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Japan's Response to the Recent Financial Crisis
Until the fall of 2008, Japanese banks were not affected seriously by the US financial turmoil because they invested relatively small amounts of their portfolios in subprime-related financial products. Rather, they were more seriously affected by capital losses arising from their equity shareholdings as stock prices declined sharply due to the eruption of the global financial crisis. Table 6 [ PDF 46.8KB | 1 page ] shows the impacts of price declines in subprime-related assets and equities on banks' balance sheets. Despite the efforts to reduce the amount of cross-holdings of shares on banks' balance sheets, Japanese banks are still exposed to the volatility caused by equity shareholdings. A decisive measure should be implemented to end banks' shareholdings as such instability repeatedly affects the banking sector. To enhance the resiliency of their capital base, megabanks decided to raise funds more promptly than in the 1990s through the issuance of subordinated bonds, preferred stock, and common shares.
Japan continued to record negative growth, year-over-year, from the second quarter of 2008 through the fourth quarter of 2009. With the contraction of the US economy, the Japanese economy experienced an extraordinarily sharp drop in exports of high-value added manufacturing products—such as automobiles, electronic appliances, machinery and other goods—starting in the fourth quarter of 2008. As a result, Japan saw an unprecedented decline in real economic growth; the economy contracted at an average rate of 6.6% in the first three quarters of 2009 over the same quarters of the previous year. The economic slowdown was associated with a plunge in stock prices, and thus, large losses in bank equity portfolios. Such capital losses and the resultant deterioration of credit quality of bank borrowers severely affected banking profits. All three megabanks, Mitsubishi UFJ, Mizuho, and Sumitomo Mitsui reported net losses in their financial statements on a consolidated group basis for fiscal year 2008, which ended in March 2009. Currently, their NPL ratios remain below 2% and their capital adequacy ratios exceed 10%, but there is a significant risk that they could face a capital shortage.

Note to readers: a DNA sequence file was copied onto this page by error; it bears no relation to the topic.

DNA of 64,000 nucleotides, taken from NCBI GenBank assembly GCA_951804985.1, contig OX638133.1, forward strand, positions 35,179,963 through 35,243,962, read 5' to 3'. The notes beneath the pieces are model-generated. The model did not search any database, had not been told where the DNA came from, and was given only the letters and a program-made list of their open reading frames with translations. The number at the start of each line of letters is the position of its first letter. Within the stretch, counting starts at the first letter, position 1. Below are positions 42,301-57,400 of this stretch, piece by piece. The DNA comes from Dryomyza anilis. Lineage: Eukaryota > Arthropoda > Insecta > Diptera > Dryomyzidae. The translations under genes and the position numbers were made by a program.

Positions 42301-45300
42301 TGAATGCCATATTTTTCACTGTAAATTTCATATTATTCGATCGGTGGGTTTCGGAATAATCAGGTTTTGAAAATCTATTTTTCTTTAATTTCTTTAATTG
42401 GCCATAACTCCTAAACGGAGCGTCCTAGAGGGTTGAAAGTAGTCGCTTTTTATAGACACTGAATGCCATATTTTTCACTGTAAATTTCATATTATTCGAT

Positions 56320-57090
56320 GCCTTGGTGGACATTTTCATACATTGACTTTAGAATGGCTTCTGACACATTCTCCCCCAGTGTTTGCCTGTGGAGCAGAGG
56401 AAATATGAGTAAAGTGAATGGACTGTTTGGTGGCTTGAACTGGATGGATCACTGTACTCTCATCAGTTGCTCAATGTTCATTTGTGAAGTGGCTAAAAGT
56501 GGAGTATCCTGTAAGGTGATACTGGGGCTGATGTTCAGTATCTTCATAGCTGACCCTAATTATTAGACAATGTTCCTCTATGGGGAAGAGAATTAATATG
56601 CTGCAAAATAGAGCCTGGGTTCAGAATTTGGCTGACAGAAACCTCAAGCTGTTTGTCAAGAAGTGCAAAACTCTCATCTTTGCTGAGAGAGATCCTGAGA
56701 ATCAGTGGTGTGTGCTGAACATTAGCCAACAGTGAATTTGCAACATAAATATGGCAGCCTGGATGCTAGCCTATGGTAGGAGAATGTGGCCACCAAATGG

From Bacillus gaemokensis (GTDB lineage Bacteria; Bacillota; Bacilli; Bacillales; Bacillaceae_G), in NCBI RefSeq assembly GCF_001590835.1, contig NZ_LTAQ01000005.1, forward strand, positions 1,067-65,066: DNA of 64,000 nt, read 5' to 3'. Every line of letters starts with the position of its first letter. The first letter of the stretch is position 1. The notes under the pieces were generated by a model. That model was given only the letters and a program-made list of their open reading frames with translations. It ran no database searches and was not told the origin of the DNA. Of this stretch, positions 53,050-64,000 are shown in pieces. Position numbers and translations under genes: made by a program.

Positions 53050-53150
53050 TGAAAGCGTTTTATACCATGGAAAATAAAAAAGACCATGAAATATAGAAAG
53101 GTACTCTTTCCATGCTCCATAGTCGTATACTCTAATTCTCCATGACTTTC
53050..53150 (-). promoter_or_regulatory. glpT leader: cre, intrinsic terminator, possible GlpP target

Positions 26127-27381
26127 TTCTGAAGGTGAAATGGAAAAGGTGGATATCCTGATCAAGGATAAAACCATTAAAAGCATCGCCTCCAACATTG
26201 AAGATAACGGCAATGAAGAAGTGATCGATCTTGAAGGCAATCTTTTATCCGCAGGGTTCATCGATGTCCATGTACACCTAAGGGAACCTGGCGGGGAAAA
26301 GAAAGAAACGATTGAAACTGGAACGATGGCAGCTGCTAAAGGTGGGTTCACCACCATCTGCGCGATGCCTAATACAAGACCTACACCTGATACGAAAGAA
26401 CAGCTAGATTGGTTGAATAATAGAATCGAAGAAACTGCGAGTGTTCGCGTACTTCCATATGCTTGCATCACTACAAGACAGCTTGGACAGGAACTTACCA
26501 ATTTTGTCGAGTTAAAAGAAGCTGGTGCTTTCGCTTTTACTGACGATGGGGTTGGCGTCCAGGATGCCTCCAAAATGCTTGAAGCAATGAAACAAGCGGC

In December 2008, the government enacted a law that enabled capital injections to be made.13 By March 2009, three regional banks applied to the authorities to obtain capital. In the capital markets, firms had found it difficult to raise funds by issuing bonds or commercial paper (CP) immediately following the collapse of Lehman Brothers. As a result, the government implemented measures such as guarantee programs for exporters, and the Bank of Japan had begun to purchase CP. To date, these measures have been effective in mitigating a serious shortage of liquidity and stabilizing the financial market.
The restructuring of the financial sector in the US has affected Japanese banks and brokers and dealers. Nomura purchased Lehman Brothers' operations in Europe, the Middle East and Asia, which turned out to be a costly affair as reflected in their 2008 financial results. Mitsubishi UFJ acquired around 20% of JPMorgan Chase. Sumitomo Mitsui bought a Japanese subsidiary of Citigroup.
The long-term fundamental quandary of Japanese banks is that their earning power is not adequate enough to cover credit costs. It is widely acknowledged that the lending margins of Japanese banks remained low both before and after the asset price bubble. While this concern apparently led them to purchase some stakes in US banks and brokers and dealers, the challenge for Japanese banks is to develop a long-term management strategy that can enhance profitability.
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